Tomohiro Anraku was the face of the Spring Koshien in what has been well reported already. If you are reading this, I assume you already know who the right-handed pitcher for Saibi Ehime is. For an Anraku tracker, and some GIFs, Kazuto Yamazaki has you covered. The rest of this post is my work from watching his first outing in the Summer Koshien online.
Anraku gave up 7 runs in a 137 pitch complete game, with most of the runs coming in the final inning. He didn’t walk anyone and struck out 7. The RHP is the main prospect in tournament and quickly proved to be hardest thrower I've seen so far in the tournament, and it isn't close. He also is one of the better sized pitchers in the tournament, listed at nearly 6'2 and 187 pounds. He may add a little weight, but probably not much, he seems pretty filled out already.
Anraku has quite a bit going on mechanically. Everything seems very fast and sudden.
He starts his delivery (after facing the hitter and bringing his glove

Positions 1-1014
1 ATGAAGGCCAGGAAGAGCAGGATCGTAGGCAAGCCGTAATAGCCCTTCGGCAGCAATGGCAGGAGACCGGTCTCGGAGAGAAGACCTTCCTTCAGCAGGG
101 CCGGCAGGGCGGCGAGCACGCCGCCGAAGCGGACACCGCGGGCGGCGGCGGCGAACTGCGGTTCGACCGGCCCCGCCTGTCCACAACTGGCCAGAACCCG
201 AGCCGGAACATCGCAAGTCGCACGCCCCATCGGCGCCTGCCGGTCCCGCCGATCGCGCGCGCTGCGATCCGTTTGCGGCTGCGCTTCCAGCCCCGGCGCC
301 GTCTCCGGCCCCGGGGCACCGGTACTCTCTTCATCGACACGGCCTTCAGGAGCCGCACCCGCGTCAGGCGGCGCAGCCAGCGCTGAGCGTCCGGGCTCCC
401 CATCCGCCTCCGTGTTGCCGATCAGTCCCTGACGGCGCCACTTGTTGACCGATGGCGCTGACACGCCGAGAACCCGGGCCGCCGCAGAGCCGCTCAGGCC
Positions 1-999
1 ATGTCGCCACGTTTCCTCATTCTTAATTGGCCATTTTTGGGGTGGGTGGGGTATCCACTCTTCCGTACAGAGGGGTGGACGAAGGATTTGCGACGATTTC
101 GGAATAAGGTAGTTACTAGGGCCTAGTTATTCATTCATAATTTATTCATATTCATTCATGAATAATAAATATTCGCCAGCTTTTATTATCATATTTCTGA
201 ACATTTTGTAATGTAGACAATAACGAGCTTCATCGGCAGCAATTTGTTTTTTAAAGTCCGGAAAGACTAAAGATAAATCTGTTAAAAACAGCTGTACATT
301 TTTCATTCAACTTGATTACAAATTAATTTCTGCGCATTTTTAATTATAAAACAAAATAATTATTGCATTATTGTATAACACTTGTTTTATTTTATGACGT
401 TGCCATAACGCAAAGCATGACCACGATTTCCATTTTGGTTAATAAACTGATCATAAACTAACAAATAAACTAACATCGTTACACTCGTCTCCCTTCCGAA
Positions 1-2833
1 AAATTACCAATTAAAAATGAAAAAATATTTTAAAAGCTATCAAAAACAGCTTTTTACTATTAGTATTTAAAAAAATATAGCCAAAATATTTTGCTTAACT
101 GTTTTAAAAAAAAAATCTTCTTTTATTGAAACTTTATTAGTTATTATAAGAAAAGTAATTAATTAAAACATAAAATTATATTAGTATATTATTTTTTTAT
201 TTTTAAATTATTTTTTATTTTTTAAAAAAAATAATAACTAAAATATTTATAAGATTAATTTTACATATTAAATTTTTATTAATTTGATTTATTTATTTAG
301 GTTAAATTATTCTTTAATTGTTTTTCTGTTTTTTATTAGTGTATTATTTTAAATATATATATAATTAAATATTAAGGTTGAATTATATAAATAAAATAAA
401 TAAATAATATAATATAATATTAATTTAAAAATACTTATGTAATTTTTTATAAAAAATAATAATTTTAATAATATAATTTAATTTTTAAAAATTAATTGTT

over his head) with a standard leg kick and very slight pause. He then,
very quickly, brings his body back and then lunges forward. This creates a body angle that is pretty low to the ground. It also looks like his body has already stopped as his arm comes through. This arm drag is usually some kind of concern command or injury wise because it puts too much stress on the arm itself because it is not in tune with the rest of his body.
He came out of the gate throwing 92-94 MPH. Anraku quickly got down to 87-89 MPH, and it was pretty straight.
After he gave up a couple of runs in the first inning, he was back up to 92-94. He ended the
first inning with a 96 MPH
fastball, as high as he would get the entire game.
Anraku also threw a 84-86 MPH pitch that was flat up in the zones most of the time
and didn't have a lot of movement. He threw this consistently throughout